By Tammie Gitt | Cumberlink.com
Food trucks are growing in popularity across the country, but the rolling restaurants aren’t welcome in Carlisle – yet.
Borough council is, however, considering a change in the ordinance banning food trucks from operating within borough limits. The change could bring emerging businesses out of the shadows.
For more than a year, Jason Turner has been working a loophole in the borough ordinance to build a following for his business, Unlawful Falafel. Turner sells falafels and lemonade from a customized bike, but only on private property such as downtown shops or Farmers on The Square, held at the First Presbyterian Church on the square.
“Right now, finding backyards and alleys make it sketchier than it is,” he said.
Unlawful Falafel isn’t the only food truck operating solely on private property. Wenger’s Meats and Ice runs a lunch truck that visits construction sites and warehouses. Dickinson College students run The Peddler, a bike-powered coffee cart that sells coffee on campus.
More have shown interest in operating within the borough limits. Councilman Tim Scott said in 2012 alone, the borough zoning officer turned down at least 10 different requests to sell food from a mobile unit.
Scott said the ordinance banning the trucks was written decades ago, but the nature of the business has changed with the introduction of high tech cooking and sanitary equipment.
“Modern mobile food vendors are not your father’s ice cream truck or hot dog vendor,” Scott said.
Other council members were more circumspect about the possible change. Council President Perry Heath said he wasn’t in favor of adding a borough office to check on food vendors. He’s also wants to make sure pedestrian traffic is managed so sidewalks don’t become congested.
“I do have the initial mentality to protect the brick and mortar and the interest of future business downtown,” said Councilman Matthew Madden.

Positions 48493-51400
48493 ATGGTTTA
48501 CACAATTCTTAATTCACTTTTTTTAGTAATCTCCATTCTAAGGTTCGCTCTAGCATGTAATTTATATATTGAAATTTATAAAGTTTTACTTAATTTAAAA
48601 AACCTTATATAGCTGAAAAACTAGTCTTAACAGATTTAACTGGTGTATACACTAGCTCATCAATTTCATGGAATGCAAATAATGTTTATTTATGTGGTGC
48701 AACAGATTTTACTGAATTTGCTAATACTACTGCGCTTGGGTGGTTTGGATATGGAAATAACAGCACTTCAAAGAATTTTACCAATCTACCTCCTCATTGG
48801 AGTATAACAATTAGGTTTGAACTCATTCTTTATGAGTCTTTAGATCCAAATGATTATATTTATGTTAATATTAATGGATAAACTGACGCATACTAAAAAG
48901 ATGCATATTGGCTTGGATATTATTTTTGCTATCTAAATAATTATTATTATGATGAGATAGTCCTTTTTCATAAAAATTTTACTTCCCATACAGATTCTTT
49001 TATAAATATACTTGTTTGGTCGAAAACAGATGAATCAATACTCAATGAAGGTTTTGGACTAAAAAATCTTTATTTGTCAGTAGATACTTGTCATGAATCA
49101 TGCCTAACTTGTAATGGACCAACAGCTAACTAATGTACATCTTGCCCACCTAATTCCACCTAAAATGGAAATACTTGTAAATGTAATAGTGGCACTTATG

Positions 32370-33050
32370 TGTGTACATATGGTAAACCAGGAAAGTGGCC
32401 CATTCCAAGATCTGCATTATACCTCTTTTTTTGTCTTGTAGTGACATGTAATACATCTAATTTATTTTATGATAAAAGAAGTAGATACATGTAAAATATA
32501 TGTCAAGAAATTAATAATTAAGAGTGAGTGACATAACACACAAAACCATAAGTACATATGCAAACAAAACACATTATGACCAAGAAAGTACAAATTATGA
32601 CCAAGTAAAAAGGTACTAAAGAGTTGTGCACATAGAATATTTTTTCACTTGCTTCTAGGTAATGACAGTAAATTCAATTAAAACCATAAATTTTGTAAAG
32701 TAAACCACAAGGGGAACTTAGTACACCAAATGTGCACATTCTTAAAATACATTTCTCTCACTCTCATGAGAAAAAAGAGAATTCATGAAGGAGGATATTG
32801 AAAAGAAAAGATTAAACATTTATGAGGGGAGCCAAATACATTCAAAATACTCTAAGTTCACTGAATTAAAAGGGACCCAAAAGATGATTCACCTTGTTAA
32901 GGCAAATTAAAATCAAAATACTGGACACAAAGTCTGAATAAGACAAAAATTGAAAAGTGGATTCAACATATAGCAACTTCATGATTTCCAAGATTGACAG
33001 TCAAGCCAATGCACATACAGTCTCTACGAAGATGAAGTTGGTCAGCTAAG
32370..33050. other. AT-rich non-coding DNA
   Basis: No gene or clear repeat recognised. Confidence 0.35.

Allowing mobile food vendors also runs counter to the borough’s comprehensive plan which says they would discourage people from opening more restaurants that would be open longer hours and pay taxes.
“This is a fight that is in every jurisdiction that food trucks exist,” Turner said. “Restaurants and food trucks have to sit down and come to an agreement.”
Those in favor of food trucks say trucks could lead to permanent restaurants.
The trailer-first concept worked for Nick Maudlin, owner of Redd’s Smokehouse BBQ. For two years, he sold his barbecue from a trailer before moving into a bricks-and-mortar restaurant at 109 N. Hanover St.
The trailer involved minimal risk for a start-up and allowed Maudlin to build a customer base before opening the restaurant.
“Let’s face it. There’s a lot of restaurants in this town that fail because they don’t have the base,” Turner said.
Mauldin understands the skepticism, but said the business at a trailer is minimal compared to a permanent restaurant. The busiest day at the trailer was only about a quarter of what he now does.
Having seen the issue from both sides, Mauldin welcomes healthy competition that he said will spur restaurant owners to continue to improve.
“There’s enough room for all of us to play,” he said.
A roundtable discussion will be held on the issue at 7:30 a.m. on July 31 at borough hall, 53 W. South St.